As you start thinking about your resolutions for 2012, resolve to take better care of your cars, and let us here at the dealership help out.
Compared to the cost of a new car, SUV or crossover, basic maintenance is an inexpensive way to avoid much more expensive repairs down the road. Recommended maintenance schedules can vary somewhat, but can always be found in the owner’s manual.
The most basic and important service that every vehicle absolutely needs is a regular oil and filter change for the engine. Oil is critical to keeping metal parts sliding over each other with minimal friction, but over time, oil gets contaminated with moisture, fuel vapors, carbon and metal particles. Oil not changed frequently enough can turn into a thick sludge that can block passages in the engine and cause major damage.
In order to maximize the life of the oil, the filter should be replaced at the same time as the oil. An oil and filter change is inexpensive; newer Kias should get an oil change every 5,000 miles or four months, whichever comes first, so a typical driver will spend less than $100 per year on oil changes.
While the oil is draining, service technicians will also check the levels of other fluids including the coolant, windshield washer fluid and brake fluid and top them off where needed. Many dealers will top off these fluids free of charge during the oil change, but a gallon of washer fluid typically only costs a few dollars, so it’s worth keeping some in your garage, especially in the wintertime.
Every second or third oil change, your vehicle’s tires should also be rotated to help ensure even wear. Front-wheel drive vehicles, in particular, work the front tires harder to put power to the road and steer, so the tires can wear out faster. Swapping the tires to different corners can help maximize their useful life, so you save money and get better handling for extra safety.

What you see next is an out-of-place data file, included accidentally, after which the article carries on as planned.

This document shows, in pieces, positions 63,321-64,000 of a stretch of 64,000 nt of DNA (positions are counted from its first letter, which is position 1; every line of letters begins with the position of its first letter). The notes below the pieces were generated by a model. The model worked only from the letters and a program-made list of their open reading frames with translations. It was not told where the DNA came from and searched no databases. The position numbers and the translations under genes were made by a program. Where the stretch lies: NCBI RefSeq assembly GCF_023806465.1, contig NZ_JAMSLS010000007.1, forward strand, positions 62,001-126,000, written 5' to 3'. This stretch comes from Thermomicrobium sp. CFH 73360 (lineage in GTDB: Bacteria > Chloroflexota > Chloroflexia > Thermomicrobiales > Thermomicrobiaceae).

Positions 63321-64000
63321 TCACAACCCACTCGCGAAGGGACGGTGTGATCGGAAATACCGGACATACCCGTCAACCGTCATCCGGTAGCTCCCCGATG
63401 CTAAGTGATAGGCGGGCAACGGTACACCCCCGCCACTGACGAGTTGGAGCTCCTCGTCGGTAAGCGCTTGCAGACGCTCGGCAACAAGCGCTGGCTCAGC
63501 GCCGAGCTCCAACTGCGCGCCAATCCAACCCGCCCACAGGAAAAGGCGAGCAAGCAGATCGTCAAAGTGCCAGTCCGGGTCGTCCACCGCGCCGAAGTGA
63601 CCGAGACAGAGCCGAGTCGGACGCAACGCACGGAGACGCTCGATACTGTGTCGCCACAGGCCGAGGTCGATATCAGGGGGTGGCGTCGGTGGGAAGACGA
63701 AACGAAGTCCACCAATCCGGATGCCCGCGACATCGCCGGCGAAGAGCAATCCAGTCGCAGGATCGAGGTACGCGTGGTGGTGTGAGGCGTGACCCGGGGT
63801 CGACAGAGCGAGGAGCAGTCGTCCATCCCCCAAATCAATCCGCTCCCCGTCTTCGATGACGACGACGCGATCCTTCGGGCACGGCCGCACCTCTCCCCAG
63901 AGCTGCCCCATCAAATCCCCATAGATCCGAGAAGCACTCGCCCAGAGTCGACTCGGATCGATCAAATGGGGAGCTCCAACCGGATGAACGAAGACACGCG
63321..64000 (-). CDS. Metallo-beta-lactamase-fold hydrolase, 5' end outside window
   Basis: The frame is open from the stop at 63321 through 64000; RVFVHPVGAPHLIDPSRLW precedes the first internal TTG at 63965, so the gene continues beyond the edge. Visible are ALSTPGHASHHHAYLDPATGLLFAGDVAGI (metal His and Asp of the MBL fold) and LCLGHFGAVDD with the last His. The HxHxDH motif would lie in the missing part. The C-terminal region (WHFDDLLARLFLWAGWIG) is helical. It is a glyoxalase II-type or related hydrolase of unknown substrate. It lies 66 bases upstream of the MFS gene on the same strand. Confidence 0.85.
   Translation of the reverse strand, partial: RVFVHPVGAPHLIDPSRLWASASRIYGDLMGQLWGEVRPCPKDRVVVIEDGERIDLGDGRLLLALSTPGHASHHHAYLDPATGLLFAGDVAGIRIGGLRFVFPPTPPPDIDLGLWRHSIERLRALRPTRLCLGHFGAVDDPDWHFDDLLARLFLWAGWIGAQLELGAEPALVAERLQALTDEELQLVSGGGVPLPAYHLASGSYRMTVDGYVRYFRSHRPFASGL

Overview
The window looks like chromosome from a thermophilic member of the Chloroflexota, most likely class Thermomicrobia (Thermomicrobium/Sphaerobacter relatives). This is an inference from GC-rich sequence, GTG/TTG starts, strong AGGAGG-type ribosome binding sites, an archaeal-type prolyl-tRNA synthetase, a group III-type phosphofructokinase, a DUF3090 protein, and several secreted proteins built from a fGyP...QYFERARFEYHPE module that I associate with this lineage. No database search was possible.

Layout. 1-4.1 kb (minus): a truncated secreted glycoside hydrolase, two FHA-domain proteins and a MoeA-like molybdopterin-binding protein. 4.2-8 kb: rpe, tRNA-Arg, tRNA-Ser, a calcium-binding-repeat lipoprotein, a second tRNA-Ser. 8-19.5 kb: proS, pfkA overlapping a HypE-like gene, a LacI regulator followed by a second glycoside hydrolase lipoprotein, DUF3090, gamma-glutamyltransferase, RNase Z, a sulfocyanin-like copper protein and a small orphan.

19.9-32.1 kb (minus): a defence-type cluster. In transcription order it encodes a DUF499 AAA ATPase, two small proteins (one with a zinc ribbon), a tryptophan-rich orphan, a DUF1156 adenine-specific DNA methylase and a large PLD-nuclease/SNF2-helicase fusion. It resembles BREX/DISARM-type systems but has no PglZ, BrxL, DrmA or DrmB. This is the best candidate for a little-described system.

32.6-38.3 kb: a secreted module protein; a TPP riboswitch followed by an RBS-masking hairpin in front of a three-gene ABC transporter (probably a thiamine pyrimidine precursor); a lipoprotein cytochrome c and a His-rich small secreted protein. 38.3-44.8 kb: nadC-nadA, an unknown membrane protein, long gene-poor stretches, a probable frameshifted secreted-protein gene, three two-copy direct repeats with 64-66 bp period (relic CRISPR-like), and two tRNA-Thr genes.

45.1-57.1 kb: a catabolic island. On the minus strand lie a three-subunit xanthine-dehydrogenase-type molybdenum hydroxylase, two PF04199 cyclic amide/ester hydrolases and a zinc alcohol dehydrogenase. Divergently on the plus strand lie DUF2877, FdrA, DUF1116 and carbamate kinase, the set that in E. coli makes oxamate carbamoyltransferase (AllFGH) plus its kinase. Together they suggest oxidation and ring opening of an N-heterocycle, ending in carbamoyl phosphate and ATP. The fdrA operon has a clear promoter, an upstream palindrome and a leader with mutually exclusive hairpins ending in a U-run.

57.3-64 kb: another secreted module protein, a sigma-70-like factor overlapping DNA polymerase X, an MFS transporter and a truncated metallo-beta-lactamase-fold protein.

In addition to the fluids, the time spent waiting for the oil to drain from the engine can also be used to inspect other parts of the vehicle that are susceptible to wear or damage such as accessory drive belts, brake pads and disks, clutch pedal play, steering linkage and suspension nuts and bolts.
If a vehicle has a separate air filter for the climate control system, this should be replaced with every other oil change, or about every 10,000 miles. The engine air filter should be checked at every oil change and be replaced at least every two years. Drivers in dusty environments may need to replace their filters more frequently if they are getting clogged, so the engine can breathe properly.
At two-year intervals, the engine cooling system should be flushed and the coolant replaced to get rid of any scale that may have accumulated and prevent corrosion in the radiator. The fuel filter and the fuel tank air filter should also be replaced at the same time.
At the four-year mark, Kia recommends replacing the fluid in the differential and transmission, as well as the transfer case on all-wheel drive vehicles like the Sorento. After 10 years or 100,000 miles, the sparkplugs should be replaced to keep the engine running efficiently.
Kelley Blue Book (KBB) is one of the most trusted research sources for vehicle buyers. Their analysts compile data on every vehicle available for sale in America; this year, KBB identified Kia as the “Best Total Cost of Ownership Brand” of any full-line manufacturer. Total cost of ownership includes purchase price, maintenance, fuel cost and depreciation over a five-year period.
Most people depend on their vehicles to get them to and from work, school, the grocery store and everywhere else, so they need vehicles that are ready to go at anytime. On average, following the recommended maintenance schedule for most Kia vehicles will cost drivers less than the equivalent of one monthly car payment every year, keep their ride running reliably for many years to come and help preserve the value when it’s time to trade up to a new model. Maintaining your car takes a lot less time than going to the gym, so make this resolution and stick to it.